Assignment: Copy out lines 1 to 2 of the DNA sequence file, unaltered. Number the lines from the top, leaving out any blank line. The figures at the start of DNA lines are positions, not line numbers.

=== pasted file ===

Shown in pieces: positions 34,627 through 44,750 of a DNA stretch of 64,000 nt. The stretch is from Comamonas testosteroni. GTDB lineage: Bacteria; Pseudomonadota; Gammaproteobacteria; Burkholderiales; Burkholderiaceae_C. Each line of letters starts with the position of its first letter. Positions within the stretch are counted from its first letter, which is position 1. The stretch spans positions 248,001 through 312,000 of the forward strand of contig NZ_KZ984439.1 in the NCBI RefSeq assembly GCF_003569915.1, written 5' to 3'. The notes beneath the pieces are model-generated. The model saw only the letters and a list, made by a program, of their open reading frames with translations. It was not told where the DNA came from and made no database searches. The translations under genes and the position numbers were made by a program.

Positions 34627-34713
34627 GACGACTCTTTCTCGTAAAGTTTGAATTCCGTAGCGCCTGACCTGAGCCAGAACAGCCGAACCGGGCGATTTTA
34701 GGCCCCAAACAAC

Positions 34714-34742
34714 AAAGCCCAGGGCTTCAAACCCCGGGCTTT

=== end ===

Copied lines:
Shown in pieces: positions 34,627 through 44,750 of a DNA stretch of 64,000 nt. The stretch is from Comamonas testosteroni. GTDB lineage: Bacteria; Pseudomonadota; Gammaproteobacteria; Burkholderiales; Burkholderiaceae_C. Each line of letters starts with the position of its first letter. Positions within the stretch are counted from its first letter, which is position 1. The stretch spans positions 248,001 through 312,000 of the forward strand of contig NZ_KZ984439.1 in the NCBI RefSeq assembly GCF_003569915.1, written 5' to 3'. The notes beneath the pieces are model-generated. The model saw only the letters and a list, made by a program, of their open reading frames with translations. It was not told where the DNA came from and made no database searches. The translations under genes and the position numbers were made by a program.

Positions 34627-34713